Portuguese economy takes a hit, despite rapid pandemic response

Imports and Exports | | MIC Customs Solutions |

Portugal was quick to act once it detected coronavirus, but this took a heavy toll on its economy.

Disappointing economic figures have been reported by Portugal, despite - or perhaps because of - the country's rapid response to control the coronavirus pandemic.

According to Reuters, exports from the nation fell by 13 per cent in March after measures were taken to shut down large parts of the economy, the National Statistics Institute (INE) said.

This followed a rise of almost one per cent the previous month and could be bad news for a country that relies heavily on exports as well as tourism.

The decline was mainly attributed to a 33.5 per cent decrease in the shipping of cars and automotive parts, particularly to its neighbours Spain and France as they also faced the global pandemic.

In the same month, the INE reported imports had fallen by 12 per cent. For the first quarter of 2020 as a whole, exports were found to have dipped by three per cent, while imports were down four per cent.

These disheartening figures came in spite of Portugal having largely succeeded in keeping its number of coronavirus cases low compared to the rest of Europe.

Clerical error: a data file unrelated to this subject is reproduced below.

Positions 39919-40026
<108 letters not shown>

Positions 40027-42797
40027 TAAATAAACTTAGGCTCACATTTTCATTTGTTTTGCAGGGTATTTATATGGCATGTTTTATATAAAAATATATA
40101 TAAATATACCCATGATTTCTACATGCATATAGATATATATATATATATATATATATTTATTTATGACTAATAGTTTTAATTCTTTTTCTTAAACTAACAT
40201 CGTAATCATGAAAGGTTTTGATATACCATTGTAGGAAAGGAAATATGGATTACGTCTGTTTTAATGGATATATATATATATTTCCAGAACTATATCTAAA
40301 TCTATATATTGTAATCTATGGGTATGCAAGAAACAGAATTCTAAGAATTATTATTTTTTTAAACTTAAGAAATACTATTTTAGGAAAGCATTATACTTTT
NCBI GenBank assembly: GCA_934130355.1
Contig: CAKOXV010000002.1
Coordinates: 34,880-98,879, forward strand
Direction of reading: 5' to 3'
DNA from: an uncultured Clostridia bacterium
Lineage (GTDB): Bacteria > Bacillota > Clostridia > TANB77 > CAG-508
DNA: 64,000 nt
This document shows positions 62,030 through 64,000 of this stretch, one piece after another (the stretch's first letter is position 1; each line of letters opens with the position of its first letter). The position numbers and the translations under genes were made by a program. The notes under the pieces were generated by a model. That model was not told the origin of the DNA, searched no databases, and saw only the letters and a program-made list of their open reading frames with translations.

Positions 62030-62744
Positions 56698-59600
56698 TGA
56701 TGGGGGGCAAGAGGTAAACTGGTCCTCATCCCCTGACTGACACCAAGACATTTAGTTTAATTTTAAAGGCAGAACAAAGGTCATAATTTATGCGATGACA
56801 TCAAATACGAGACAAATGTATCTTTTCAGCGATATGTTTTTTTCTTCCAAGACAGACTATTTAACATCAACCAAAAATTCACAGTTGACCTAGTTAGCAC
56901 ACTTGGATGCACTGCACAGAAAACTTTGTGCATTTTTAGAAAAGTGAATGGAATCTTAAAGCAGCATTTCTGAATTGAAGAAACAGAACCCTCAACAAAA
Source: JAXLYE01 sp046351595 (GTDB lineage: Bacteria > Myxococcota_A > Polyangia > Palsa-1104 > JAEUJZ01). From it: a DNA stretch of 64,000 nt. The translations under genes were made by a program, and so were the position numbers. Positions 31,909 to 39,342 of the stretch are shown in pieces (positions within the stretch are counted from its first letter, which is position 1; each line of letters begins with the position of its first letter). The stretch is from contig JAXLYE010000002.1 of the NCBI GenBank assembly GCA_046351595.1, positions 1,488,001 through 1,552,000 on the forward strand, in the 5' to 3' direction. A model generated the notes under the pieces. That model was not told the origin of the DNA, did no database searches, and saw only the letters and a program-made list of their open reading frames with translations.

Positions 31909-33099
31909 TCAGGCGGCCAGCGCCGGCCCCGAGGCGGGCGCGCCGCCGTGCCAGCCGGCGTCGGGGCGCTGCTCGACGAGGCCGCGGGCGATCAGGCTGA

As of May 8th 2020, it had reported 26,715 confirmed cases and 1,105 deaths, which was significantly lower than Spain.

It benefited not only from a less dense population and a more isolated nature than its neighbours, but from acting on measures to prevent the spread of the disease before it was rife within its borders.

The figures are not yet in for April, but with almost the entire nation having been in lockdown for the duration of the month, they are likely to make for even more sombre reading than those for March.

Now, Portugal is pinning its hopes on industry and in particular its export markets rebounding as it implements a three-phase exit from lockdown starting this month.

Prime minister Antonio Costa will also no doubt be keeping his fingers crossed that the nation will be open again by June, thereby giving the tourism sector a chance to rescue the economic coffers.

Indeed, tourism is not just important for the ever-popular Algarve but for the whole of Portugal too, with 15 per cent of gross domestic product created by the industry. The INE estimates that a 25 per cent decline in tourism would cut annual economic growth to the tune of 2.9 per cent.

However, with some governments now warning their people not to expect international holidays this year, it may be that Portugal needs to remain hopeful that world trade rather than travel can provide the boost it needs to get back on its feet.